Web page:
Research Team Explores Turning Alcohol Byproducts into Biofuel
September 10, 2007
• by Staff
DUNDEE, Scotland --- Cars in the future could be running on fuel made from the byproducts of alcohol brewing and distilling, thanks to a new research project at the University of Abertay Dundee.
Researchers in Abertay's School of Contemporary Sciences have been awarded a Carnegie Trust Research Grant to investigate turning residues from beer and whisky processes into biofuel. The year-long project will look at new methods of turning grain into bioethanol.
"Brazil and the USA have both been very successful in creating bioethanol from sugarcane and maize starch, respectively," said Professor Graeme Walker. "Between them, these countries produce over 70 percent of global supplies. The U.S. has overtaken Brazil in production but Brazil remains the largest exporter, sending around 3.2 billion liters abroad last year alone. However the methods used in these countries are open to criticism since they create an increased demand for land for growing energy crops. In countries like Brazil, this may also threaten tropical forests and perhaps cancel out any benefits from using biofuels. Our research will be looking at the far more complicated process of turning waste products from industry into bioethanol as an example of a second-generation biofuel."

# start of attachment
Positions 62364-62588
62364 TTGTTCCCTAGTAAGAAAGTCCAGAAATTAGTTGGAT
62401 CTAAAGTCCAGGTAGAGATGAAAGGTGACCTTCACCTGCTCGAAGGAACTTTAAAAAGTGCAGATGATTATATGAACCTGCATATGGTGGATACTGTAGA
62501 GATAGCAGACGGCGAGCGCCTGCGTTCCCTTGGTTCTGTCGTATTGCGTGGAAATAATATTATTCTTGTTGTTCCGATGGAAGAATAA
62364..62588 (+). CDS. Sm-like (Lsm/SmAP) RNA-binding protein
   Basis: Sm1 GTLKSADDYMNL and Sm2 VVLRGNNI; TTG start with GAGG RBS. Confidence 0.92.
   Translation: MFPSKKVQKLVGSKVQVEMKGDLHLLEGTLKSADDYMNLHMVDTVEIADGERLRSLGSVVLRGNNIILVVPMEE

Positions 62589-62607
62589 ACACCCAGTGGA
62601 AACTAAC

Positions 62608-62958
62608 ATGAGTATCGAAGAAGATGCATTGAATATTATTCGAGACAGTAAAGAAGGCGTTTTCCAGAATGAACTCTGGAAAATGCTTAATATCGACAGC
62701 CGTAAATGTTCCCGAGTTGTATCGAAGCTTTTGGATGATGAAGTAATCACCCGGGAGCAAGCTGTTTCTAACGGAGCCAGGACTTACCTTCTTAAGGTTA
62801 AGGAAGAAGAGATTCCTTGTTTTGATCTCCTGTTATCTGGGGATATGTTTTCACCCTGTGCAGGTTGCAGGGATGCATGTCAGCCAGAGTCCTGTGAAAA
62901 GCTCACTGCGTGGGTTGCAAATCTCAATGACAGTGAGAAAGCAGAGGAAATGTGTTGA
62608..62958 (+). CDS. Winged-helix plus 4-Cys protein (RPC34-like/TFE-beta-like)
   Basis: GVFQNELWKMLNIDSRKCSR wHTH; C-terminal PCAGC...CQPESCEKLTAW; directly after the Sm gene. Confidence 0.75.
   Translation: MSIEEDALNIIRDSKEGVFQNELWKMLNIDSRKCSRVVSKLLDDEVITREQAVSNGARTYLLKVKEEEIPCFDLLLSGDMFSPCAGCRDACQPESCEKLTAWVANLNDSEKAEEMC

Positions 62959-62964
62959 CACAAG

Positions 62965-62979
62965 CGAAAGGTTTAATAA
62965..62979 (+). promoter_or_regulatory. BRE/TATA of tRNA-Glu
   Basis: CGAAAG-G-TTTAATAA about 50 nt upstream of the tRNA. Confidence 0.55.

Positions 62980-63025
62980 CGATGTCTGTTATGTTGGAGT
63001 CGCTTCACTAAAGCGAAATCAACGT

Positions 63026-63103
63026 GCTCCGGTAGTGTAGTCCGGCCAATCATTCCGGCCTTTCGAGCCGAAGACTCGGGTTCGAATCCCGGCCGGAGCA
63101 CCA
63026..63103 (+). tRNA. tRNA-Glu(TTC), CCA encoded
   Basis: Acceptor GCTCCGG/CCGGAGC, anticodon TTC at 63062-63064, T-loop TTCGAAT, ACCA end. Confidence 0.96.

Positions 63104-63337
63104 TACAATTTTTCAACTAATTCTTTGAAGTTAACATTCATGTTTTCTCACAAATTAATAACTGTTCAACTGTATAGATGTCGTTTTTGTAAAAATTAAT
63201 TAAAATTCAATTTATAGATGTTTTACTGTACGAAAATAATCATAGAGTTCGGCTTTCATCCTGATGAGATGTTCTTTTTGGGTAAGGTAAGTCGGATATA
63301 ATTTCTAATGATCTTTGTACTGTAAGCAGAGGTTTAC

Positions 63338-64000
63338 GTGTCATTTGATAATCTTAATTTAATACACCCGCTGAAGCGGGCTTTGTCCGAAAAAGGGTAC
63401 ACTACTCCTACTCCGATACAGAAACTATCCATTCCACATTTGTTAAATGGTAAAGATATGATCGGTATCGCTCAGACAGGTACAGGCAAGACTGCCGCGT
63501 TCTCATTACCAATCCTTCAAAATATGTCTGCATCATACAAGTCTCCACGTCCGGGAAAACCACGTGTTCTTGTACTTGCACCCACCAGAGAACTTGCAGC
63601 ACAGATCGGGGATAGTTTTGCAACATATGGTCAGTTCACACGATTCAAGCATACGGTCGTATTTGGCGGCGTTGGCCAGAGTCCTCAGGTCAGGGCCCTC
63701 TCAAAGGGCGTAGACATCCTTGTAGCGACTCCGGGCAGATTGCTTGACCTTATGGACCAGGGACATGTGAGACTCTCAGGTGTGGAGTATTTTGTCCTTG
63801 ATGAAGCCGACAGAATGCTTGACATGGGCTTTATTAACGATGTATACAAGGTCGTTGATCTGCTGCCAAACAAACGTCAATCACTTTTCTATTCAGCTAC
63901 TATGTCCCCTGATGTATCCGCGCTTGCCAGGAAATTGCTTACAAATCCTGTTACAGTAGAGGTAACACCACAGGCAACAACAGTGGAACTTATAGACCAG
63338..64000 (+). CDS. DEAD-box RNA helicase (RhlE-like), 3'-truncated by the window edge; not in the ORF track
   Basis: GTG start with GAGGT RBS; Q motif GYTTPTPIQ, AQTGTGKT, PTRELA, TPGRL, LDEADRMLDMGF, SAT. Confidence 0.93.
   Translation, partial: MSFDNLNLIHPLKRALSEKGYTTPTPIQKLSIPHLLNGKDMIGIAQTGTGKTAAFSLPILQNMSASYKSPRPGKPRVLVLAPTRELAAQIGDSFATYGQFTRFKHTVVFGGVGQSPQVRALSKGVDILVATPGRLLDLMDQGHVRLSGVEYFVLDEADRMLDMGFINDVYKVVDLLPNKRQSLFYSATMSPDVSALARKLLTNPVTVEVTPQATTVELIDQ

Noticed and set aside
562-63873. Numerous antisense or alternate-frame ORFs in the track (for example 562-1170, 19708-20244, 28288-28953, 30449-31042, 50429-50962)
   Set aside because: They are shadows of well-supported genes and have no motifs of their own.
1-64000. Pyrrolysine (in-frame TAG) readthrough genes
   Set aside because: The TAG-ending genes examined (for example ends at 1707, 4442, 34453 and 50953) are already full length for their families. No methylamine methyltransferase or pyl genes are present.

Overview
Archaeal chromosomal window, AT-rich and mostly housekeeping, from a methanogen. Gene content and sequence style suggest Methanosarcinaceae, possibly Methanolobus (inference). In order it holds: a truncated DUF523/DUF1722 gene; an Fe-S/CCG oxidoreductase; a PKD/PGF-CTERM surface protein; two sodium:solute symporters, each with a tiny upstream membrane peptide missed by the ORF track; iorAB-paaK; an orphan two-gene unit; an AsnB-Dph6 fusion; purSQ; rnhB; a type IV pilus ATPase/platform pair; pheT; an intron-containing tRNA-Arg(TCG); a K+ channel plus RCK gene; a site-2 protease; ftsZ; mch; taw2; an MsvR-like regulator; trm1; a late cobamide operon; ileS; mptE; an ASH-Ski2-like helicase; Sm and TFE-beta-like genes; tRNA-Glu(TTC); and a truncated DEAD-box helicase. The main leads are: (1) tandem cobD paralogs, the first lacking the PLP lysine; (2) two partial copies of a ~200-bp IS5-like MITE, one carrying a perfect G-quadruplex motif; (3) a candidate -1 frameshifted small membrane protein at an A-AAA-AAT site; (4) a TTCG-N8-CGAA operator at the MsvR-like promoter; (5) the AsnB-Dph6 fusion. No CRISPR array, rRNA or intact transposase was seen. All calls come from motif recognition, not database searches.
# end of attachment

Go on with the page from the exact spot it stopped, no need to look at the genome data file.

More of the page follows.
Originally posted on Fleet Financials